Testimony at Public Hearing Regarding Unemployment Compensation presented by Carol Goertzel, President/CEO of PathWays PA June 16, 2010.
Good morning members of Labor Relations Committee, and thank you for allowing us to testify today. My name is Carol Goertzel, and I am President and CEO of PathWays PA, an agency that has been committed to keeping families together and providing both advocacy and services to and on behalf of at-risk children, teens, women, and families for over thirty years. We work directly with over 6,000 individuals each year.
Based on our experiences, we know that families are struggling every day to make ends meet, and the struggle has only been getting harder during this recession. As state government works to keep up with demand, we are here today on behalf of HB 2400, which as you know was introduced by Representative Marc Gergely. We have worked closely with Representive Gergely on several issues and appreciate his, as well as this committee’s, hard work and support of working families.
We support HB 2400, which will modernize unemployment compensation in Pennsylvania and allow the state to qualify for federal funding, because we know firsthand what families need in order to be self-sufficient. PathWays PA is perhaps best known for publishing the Self-Sufficiency Standard of Pennsylvania. In the latest edition of the Standard, which was released on May 20, 2010, we show that a family of four needs to earn $43,918 in Northumberland County to make ends meet. In Allegheny County, that same family needs to earn $56,865, while in Lancaster County, that family needs to earn $54,821. Even before this recession, 1 in every 5 households in Pennsylvania was struggling to reach the Standard. Today, any loss of income, even in the short-term, can bring dire consequences to a family, as it could result in the loss of healthcare, electricity, heat, access to good food, and housing. While unemployment compensation does not bring a family back to their level of earnings while working, it does help prevent some of these losses for our families.
Under HB 2400, Pennsylvania would join with 38 other states that use an Alternative Base Period (ABP) to calculate unemployment benefits. While the federal government has extended unemployment benefits, without the ABP, some unemployed workers do not qualify for unemployment insurance because of the method by which benefits are calculated. Under the current model, the most recent earnings of a worker are disregarded. This method causes few delays for higher wage employees displaced from a long-term job. But the system hurts low-wage workers who experience short spells in several service sector jobs—a large and growing segment most in need of coverage. If someone works irregular hours, has just started a job, or has received a raise in the quarter before the layoff, their unemployment coverage will not accurately reflect their wages. Instituting an ABP, which allows earnings to be calculated from a different quarter in a worker’s earnings, would help alleviate this problem.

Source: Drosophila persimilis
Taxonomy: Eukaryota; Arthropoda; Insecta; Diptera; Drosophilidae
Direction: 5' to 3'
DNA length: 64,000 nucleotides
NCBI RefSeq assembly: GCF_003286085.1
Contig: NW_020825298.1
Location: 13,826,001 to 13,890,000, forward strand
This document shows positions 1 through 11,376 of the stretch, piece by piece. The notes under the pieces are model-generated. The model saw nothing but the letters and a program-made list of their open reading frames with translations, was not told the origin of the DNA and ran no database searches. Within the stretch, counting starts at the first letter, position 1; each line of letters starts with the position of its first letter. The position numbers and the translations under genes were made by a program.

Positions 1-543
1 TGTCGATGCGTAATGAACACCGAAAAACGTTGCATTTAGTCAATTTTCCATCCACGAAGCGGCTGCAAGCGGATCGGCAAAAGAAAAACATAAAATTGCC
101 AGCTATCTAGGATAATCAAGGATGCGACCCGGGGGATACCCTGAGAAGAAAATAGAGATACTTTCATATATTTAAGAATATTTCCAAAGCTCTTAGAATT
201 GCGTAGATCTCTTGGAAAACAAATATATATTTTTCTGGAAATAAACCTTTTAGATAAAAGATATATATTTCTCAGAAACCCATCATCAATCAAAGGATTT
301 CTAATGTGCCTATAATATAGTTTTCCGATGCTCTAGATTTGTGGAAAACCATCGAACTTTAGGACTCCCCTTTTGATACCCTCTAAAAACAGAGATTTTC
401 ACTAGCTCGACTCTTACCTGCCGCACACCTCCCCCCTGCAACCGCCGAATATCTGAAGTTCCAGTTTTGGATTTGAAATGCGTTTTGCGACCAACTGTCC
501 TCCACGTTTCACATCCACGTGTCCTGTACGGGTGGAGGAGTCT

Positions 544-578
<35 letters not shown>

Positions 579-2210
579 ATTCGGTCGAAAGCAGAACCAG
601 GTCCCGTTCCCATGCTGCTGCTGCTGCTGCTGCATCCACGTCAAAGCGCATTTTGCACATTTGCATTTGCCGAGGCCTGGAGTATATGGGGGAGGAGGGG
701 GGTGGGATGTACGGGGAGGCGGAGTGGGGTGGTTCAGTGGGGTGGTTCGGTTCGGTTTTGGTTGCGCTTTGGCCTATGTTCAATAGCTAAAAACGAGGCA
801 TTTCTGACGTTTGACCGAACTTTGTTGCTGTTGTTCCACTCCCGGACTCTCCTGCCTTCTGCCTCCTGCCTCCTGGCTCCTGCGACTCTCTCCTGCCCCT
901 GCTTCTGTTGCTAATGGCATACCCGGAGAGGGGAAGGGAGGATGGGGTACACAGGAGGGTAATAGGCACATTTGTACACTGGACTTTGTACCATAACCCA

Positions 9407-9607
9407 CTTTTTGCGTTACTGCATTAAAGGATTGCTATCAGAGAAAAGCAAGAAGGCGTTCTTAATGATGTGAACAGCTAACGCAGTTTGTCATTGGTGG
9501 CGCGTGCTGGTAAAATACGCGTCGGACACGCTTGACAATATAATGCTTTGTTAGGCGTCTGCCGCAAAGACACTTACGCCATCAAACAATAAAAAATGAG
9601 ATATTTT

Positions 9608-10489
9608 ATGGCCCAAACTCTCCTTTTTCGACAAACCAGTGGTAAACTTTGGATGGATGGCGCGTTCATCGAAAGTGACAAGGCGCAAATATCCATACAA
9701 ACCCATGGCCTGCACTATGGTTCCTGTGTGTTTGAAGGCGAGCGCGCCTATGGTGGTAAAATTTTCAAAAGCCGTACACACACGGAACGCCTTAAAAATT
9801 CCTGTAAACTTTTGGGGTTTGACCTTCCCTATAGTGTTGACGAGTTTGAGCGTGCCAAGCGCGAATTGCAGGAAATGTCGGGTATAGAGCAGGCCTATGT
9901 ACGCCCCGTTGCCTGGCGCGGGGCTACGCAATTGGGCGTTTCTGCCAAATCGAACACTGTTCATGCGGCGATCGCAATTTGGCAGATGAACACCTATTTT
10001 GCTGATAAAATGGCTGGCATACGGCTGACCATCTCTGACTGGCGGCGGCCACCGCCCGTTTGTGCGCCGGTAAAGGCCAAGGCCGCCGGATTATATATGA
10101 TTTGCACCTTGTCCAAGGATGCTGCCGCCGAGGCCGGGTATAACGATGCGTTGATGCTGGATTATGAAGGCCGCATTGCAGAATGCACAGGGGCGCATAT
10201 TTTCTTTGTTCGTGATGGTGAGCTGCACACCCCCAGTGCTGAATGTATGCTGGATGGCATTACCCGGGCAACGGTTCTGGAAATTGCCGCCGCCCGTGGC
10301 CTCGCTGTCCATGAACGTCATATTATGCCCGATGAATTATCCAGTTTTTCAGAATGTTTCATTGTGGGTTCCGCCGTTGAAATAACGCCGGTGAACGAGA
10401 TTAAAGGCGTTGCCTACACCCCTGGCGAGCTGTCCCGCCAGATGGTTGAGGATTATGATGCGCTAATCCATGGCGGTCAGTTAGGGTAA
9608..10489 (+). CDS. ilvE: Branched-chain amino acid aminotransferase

Other changes in this bill are vitally important to the success of Pennsylvania’s workers. One, which would allow individuals to receive unemployment while undergoing job training, will ensure that families can support themselves while they work to secure a better future. More than half the adult population (25 and over) in Pennsylvania has ended their school career with a high school diploma or GED. In 2008, Pennsylvania had the third highest percentage of 18 to 64 year olds with only a high school degree or a GED. Whether in a factory or in the healthcare field, this generation of workers needs at least some post-secondary education to earn a family-sustaining wage. In Pennsylvania today, half of all jobs (51 percent) require some postsecondary education or training (though not necessarily a bachelor’s degree), yet more than half of all Pennsylvanians lack the skills to perform them. This disconnect leaves too many adult Pennsylvanians competing for the 19 percent of jobs available to those with only a high school education. By providing access to training and unemployment compensation while the training occurs, a worker will be better prepared for the job market and less likely to need unemployment compensation or other public benefits in the future.
Of critical importance to Pennsylvania families is a provision in the bill which will provide unemployment compensation to individuals who leave work to address the effects of domestic violence. For many who are abused, their job is the only link they have to financial independence. Without a job, they become more reliant on their abusers, and in some cases must return to an abuser to put a roof over their heads. By providing unemployment compensation for survivors of domestic violence, workers who have been abused can focus on the immediate needs that they are facing while having some financial security.
HB 2400 will be beneficial to families across the state. We ask that you pass it as soon as possible, and we look forward to working with all of you on other important bills, such as Healthy Families, Healthy Workplaces, in the near future.